Professors Rosanna Rivero and Jon Calabria have engaged with Tybee Island through their Public Service and Outreach faculty fellowships.  Professor Rivero worked with MAREX and the Carl Vinson Institute of Government on the aforementioned Adaptation Plan to develop guidelines and performance measures for community resilience and planning for natural hazards.  Since 2015, Professor Jon Calabria has worked with MAREX and his Ecological Landscape Restoration class to construct a living shoreline at the Burton 4-H Center on the island. Living shorelines encourage higher ecological function and reduce harmful bacteria that threaten water-based recreation.  The project, completed over the course of two spring semesters, used bags of oyster shells to demonstrate how a living shoreline could be constructed for stabilization instead of armoring structures. 


CED students planting at CannontownCANNONTOWN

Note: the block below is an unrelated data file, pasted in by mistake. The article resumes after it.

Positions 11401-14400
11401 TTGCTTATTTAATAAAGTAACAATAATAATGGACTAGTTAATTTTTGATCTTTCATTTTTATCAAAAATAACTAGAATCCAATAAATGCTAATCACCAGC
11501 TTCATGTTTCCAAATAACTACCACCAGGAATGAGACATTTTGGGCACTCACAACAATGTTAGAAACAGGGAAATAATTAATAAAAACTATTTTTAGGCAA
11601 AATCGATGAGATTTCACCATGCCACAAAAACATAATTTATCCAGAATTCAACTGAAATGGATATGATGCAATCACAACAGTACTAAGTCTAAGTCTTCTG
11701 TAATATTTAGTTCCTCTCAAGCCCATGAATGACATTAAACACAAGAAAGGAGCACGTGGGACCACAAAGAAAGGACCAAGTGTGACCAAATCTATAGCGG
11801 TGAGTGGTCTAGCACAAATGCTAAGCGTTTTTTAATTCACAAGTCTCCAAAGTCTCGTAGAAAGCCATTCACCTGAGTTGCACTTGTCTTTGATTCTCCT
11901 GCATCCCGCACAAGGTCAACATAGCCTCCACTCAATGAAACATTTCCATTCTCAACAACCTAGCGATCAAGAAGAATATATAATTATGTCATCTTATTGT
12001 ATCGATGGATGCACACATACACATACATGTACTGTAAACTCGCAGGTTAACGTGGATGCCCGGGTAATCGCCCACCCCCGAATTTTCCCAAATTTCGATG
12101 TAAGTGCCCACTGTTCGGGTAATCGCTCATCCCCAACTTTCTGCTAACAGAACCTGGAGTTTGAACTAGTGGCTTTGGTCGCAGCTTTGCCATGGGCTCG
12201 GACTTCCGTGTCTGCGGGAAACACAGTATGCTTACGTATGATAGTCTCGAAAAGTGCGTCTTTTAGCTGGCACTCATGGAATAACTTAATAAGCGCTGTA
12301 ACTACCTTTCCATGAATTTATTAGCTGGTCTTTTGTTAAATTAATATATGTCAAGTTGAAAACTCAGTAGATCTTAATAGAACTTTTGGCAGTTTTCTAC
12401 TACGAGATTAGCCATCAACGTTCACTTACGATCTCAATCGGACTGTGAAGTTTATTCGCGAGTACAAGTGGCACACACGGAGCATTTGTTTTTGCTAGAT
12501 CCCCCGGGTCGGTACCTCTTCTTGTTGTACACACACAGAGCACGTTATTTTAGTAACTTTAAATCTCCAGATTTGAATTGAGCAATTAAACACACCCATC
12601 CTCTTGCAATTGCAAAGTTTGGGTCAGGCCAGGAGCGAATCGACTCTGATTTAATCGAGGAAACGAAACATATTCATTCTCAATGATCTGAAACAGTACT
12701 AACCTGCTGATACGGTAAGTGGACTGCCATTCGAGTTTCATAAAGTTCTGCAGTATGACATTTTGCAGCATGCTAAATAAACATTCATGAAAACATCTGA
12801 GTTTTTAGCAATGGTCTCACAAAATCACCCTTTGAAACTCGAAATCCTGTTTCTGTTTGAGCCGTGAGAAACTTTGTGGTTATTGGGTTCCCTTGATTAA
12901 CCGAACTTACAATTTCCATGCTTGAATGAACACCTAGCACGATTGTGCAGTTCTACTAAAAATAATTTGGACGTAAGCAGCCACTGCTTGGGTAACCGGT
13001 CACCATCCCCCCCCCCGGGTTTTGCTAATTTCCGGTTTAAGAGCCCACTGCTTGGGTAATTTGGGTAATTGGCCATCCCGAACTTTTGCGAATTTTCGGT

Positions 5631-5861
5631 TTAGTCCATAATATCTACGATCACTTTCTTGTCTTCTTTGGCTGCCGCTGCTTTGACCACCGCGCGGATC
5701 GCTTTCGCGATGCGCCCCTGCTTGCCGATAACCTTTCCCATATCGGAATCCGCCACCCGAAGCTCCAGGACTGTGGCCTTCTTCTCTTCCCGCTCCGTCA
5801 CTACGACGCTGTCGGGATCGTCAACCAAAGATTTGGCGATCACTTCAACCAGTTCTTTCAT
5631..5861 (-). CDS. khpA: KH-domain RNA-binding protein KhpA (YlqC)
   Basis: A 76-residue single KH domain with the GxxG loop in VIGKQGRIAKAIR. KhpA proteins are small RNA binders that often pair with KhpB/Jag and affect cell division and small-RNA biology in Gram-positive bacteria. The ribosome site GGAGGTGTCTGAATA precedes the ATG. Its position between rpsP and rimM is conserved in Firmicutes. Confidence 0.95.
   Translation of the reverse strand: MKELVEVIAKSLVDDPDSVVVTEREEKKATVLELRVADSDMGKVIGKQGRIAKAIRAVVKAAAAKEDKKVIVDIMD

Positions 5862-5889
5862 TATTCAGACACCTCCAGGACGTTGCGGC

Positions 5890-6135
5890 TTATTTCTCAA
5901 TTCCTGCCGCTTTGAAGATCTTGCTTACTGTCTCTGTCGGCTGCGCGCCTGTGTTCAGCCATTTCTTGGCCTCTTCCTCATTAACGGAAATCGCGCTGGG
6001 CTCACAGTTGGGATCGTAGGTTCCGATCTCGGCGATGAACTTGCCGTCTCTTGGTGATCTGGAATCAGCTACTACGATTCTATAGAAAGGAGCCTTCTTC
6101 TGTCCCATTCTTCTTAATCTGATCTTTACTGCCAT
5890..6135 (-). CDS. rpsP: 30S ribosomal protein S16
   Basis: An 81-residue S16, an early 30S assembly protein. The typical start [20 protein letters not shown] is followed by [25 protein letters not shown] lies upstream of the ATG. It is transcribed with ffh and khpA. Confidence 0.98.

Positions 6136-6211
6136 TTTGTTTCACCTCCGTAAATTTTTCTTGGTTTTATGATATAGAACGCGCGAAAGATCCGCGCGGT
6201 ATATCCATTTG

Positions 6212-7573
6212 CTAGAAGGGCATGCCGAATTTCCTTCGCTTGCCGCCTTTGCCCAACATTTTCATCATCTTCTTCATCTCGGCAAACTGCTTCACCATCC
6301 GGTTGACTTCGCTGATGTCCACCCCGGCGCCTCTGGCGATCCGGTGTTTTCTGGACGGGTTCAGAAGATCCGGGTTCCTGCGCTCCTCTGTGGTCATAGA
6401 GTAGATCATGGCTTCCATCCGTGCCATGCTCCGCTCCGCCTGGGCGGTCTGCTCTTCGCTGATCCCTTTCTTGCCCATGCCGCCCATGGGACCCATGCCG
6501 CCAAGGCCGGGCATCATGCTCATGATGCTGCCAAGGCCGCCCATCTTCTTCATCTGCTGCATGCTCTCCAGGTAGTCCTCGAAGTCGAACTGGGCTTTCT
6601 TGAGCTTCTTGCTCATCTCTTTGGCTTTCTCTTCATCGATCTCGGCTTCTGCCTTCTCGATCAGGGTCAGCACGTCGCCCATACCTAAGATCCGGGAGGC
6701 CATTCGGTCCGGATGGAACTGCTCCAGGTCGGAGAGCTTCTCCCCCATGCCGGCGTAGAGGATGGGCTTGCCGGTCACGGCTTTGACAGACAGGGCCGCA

With help from the College of Environment + Design, Athens Land Trust successfully transformed a neglected parcel of land into a vibrant residential community for low-income, first-time homebuyers. The 15 unique homes are built to EarthCraft standards and designed for comfort, lasting quality, and visual appeal.

In early 2011, the Center for Community Design & Preservation hosted a three-day charrette with ALT board members, community stakeholders, potential homebuyers, and CED faculty and students. The meeting clarified the development’s purpose and generated a vision for its design.